Boston’s teachers are succeeding swimmingly in their chosen profession, with 93 percent landing in the exemplary and proficient categories on a new teacher-evaluation system. Yet about two-thirds of the city’s schools rank in the bottom 20 percent statewide based on student test data. What’s going on here?
“There’s a disconnect between our teacher ratings and how the schools are performing,’’ explains Boston School Committee member Mary Tamer. “The responsibility rests on the principals.’’
Let’s hope that Tamer is right and Boston is experiencing a contagion of grade inflation within the ranks of its principals and other teacher evaluators. Otherwise it suggests that good teachers are unable to compensate for poverty, social ills, non-native English status, and other difficulties associated with urban education.
Teachers may complain that they are being singled out once again for criticism. But the attention is in proportion to their overriding importance. Meanwhile, no one should ignore that central administrators in Boston rated only 3 percent of principals and headmasters in the unsatisfactory or needs improvement categories. That, too, doesn’t comport with reality.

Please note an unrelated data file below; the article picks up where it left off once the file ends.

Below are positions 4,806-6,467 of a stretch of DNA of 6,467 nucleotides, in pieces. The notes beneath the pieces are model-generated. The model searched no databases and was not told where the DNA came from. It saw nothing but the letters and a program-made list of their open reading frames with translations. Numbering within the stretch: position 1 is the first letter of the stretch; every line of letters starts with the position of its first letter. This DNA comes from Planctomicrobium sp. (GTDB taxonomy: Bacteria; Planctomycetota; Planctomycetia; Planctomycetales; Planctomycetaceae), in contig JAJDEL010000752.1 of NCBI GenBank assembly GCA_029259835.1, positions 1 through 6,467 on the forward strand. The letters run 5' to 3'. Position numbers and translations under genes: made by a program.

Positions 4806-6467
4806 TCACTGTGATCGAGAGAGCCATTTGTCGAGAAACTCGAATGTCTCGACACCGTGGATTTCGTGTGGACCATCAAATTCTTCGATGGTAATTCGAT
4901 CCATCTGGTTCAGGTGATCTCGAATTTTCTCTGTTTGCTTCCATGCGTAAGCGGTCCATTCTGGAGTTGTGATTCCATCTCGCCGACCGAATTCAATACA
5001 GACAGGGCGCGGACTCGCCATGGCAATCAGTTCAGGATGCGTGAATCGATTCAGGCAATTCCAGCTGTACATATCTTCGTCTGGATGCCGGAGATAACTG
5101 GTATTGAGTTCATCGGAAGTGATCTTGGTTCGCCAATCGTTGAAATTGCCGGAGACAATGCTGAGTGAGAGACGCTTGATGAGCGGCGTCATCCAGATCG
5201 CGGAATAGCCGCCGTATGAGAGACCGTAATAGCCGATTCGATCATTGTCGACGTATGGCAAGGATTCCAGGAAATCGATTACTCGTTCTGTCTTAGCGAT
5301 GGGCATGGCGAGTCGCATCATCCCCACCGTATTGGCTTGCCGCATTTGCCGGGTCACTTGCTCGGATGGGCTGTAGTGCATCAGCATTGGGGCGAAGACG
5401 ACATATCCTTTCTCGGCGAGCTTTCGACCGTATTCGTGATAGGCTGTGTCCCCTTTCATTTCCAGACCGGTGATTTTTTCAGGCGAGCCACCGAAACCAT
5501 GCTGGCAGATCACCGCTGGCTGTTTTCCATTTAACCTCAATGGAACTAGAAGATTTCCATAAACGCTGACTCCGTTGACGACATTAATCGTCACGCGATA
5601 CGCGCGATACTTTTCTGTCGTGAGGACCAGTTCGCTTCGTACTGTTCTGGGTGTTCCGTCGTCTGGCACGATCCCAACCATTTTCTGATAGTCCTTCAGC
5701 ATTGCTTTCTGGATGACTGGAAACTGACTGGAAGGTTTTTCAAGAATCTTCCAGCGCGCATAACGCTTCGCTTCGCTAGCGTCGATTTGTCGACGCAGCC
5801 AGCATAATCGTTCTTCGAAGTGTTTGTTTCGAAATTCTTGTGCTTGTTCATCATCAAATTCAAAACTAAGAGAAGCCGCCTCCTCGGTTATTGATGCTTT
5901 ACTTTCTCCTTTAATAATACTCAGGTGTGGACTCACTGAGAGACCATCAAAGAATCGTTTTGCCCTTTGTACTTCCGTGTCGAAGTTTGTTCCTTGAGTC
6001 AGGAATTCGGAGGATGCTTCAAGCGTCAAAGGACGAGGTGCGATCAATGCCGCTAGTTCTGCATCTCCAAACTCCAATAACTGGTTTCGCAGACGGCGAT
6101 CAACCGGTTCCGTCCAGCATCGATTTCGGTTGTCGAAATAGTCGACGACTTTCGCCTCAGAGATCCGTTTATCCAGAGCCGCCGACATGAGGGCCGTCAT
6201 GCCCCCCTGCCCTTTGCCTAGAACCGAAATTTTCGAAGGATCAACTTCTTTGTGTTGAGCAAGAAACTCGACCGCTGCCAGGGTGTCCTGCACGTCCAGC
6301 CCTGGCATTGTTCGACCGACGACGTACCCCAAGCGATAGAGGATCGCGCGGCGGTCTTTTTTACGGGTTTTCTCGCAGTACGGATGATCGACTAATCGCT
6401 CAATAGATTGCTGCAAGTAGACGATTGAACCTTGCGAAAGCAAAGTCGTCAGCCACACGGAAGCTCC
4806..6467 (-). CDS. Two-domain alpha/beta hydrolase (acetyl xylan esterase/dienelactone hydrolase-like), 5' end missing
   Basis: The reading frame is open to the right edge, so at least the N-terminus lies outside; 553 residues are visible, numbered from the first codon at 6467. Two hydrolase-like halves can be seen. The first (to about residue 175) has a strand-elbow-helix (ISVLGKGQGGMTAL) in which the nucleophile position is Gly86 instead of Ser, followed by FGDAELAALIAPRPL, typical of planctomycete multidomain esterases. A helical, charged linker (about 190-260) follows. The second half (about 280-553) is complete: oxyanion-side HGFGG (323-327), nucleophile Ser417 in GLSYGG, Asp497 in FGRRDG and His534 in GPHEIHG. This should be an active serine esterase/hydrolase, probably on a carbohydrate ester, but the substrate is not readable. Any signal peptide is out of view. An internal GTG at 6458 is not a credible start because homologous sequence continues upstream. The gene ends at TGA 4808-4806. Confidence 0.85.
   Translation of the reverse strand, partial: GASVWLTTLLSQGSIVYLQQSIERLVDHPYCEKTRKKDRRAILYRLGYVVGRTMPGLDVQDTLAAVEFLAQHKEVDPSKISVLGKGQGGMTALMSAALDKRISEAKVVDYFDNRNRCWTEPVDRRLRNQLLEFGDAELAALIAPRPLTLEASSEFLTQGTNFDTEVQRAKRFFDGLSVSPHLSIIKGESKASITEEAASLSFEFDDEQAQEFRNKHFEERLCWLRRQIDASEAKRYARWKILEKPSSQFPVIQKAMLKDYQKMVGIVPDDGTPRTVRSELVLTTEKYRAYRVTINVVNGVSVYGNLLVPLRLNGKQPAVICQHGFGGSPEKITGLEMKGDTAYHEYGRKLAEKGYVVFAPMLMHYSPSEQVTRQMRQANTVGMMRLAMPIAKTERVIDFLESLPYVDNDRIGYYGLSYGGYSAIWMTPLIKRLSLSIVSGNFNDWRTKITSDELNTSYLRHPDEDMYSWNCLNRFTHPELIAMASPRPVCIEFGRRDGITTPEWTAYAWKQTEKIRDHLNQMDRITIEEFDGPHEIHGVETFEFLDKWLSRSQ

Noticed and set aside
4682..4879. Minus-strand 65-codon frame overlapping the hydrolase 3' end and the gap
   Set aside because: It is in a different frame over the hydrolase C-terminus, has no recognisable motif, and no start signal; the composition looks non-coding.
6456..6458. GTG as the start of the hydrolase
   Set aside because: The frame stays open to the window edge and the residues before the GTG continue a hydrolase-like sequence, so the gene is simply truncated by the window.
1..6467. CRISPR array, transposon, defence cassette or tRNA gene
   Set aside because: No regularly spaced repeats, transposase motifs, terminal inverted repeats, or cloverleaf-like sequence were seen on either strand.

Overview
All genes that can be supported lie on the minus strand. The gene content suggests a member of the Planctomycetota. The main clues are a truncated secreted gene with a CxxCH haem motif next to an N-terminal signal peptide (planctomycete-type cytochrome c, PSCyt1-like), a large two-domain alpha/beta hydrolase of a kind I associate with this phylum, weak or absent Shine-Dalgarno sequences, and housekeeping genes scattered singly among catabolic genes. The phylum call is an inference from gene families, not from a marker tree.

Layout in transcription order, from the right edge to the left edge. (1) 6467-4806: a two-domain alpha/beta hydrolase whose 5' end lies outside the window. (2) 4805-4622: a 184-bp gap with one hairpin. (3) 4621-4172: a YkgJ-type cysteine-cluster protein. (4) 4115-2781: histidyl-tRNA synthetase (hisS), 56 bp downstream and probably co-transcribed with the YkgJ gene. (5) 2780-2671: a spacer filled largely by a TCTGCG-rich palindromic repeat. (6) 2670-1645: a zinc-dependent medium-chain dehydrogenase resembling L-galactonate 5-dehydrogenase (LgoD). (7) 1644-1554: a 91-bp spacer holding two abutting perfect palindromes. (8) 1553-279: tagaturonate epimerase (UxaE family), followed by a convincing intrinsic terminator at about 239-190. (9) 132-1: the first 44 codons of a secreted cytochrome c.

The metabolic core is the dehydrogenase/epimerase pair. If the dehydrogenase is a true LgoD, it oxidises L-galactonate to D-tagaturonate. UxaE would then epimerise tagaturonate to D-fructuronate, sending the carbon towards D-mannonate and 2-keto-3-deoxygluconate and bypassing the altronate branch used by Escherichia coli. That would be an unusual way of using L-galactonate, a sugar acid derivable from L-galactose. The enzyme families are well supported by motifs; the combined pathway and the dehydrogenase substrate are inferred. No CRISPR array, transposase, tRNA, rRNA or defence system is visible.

If everybody is so talented, why do only about a third of Boston’s third graders in district schools read at an advanced or proficient level? The stakes couldn’t be higher for Boston families that can’t afford private education or miss out on lottery opportunities at high-achieving charter schools.
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